Tag Archives: Wilderness Committee

Fairy Creek: Federal Court Rules Canada Failed To Protect ‘At-Risk’ Birds In Old Growth Logging Areas

A Federal Court ruled that Canada’s Environment Minister, Steven Guilbeault, failed to protect habitats of at-risk migratory birds in old growth logging areas. Chief Justice Paul Crampton stated the Minister’s decision to limit protection to areas where nests were found ‘was neither reasonable or tenable.’ 

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On third anniversary of B.C’s promise to protect old-growth, ancient trees still falling

Canada’s National Observer, Local Journalism Initiative Reporter

Conservation groups are alarmed that endangered old-growth forests continue to fall three years after B.C. promised to protect the ancient ecosystems and transform the province’s approach to forestry.

The province hasn’t fully met any of the 14 recommendations of the 2020 Old Growth Strategic Review (OGSR), said Torrance Torrance Coste, national campaign director for the Wilderness Committee.

Continue reading On third anniversary of B.C’s promise to protect old-growth, ancient trees still falling

‘A public relations strategy’: Critics slam B.C’s recent effort to boost transparency on logging

Canada’s National Observer, Local Journalism Initiative Reporter

The B.C. government has announced changes to improve transparency around logging operations, but critics have more questions than answers. 

Due to recent changes to the Forest and Range Practices Act, forestry companies will be required to create a map of proposed logging operations available for public review as of April 1, 2024, according to B.C.’s Ministry of Forests. And the public will be able to offer input on what environmental values should be considered for future logging plans. 

In addition, the province is developing an online mapping system that companies can choose to use to display their map and get public feedback. The system will be fully launched sometime in 2024. 

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Trans Mountain expansion’s price tag surpasses $30-billion threshold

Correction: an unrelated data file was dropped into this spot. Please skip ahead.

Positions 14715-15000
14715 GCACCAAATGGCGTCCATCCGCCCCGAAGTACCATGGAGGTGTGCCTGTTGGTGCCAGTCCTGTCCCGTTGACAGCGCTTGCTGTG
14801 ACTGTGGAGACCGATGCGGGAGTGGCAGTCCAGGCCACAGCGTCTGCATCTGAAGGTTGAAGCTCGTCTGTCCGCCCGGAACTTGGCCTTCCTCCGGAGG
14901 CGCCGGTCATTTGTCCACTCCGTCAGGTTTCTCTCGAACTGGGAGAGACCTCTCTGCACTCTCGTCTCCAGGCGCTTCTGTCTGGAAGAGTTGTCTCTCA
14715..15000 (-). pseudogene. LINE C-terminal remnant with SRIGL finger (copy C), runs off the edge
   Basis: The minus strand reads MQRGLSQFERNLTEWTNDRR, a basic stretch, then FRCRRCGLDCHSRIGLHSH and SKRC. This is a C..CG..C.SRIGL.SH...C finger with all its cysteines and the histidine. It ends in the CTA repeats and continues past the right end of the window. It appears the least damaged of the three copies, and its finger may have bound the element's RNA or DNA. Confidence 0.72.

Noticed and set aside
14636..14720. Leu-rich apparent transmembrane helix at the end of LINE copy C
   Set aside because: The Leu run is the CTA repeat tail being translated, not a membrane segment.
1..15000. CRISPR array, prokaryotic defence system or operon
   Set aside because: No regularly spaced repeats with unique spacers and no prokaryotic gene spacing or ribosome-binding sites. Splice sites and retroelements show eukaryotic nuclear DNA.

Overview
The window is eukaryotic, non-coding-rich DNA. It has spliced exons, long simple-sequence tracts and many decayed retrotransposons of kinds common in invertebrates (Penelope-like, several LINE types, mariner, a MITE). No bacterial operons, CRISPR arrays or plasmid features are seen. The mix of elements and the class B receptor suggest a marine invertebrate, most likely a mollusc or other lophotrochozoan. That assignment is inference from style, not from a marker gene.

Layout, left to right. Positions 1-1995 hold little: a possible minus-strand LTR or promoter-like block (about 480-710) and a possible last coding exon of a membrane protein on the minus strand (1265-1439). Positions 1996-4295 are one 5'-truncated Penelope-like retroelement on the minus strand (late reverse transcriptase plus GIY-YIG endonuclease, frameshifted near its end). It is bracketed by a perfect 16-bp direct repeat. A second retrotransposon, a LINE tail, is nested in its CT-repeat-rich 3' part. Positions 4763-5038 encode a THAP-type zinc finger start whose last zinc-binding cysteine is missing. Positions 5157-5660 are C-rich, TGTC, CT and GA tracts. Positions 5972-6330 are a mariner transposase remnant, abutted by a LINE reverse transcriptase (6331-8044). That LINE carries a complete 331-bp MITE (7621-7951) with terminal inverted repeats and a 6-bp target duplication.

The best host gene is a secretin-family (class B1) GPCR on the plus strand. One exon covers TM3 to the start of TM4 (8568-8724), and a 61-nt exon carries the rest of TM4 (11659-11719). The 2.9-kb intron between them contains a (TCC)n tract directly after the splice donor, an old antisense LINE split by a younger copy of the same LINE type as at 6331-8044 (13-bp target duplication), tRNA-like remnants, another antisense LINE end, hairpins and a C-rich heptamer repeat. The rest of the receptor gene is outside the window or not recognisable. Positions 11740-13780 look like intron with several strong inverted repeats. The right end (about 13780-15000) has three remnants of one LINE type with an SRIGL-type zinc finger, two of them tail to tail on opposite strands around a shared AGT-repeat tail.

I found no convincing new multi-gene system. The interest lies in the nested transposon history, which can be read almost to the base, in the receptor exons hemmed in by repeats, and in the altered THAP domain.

By Natasha Bulowski, Canada’s National Observer, Local Journalism Initiative Reporter

The Trans Mountain expansion project is now expected to cost $30.9 billion in yet another sign it is becoming a fiscal disaster for Trudeau’s government.

“Buying and building this pipeline will go down in the history books as one of, if not the, worst infrastructure decision a Canadian government has ever made,” said Greenpeace Canada senior energy strategist Keith Stewart. “It was always a disaster from a climate change perspective, but this is now an economic crime that has stolen $30 billion of public funds from real climate solutions.”

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Blueberry River First Nations beat B.C. in court. Now everything’s changing

By Matt Simmons, The Narwhal, Local Journalism Initiative reporter

Apart from a little pocket of land on the eastern slopes of the Rocky Mountains, Blueberry River First Nations territory is an industrial wasteland. At a walking pace, it only takes about three minutes to stumble onto some kind of development. It’s a land of pipelines, clearcuts and gas rigs. But things are about to change.

After winning a hard-fought case before the B.C. Supreme Court in 2021, the Treaty 8 nation reached a final agreement with the province on Jan. 18. The agreement charts a path forward from a past where the province excluded the community from resource decisions and infringed on the nation’s constitutionally protected rights. Two days later, B.C. signed agreements with four neighbouring nations: Doig River, Halfway River, Saulteau and Fort Nelson. Collectively, the agreements represent a way out of conflict and a shared goal to heal the land. 

Continue reading Blueberry River First Nations beat B.C. in court. Now everything’s changing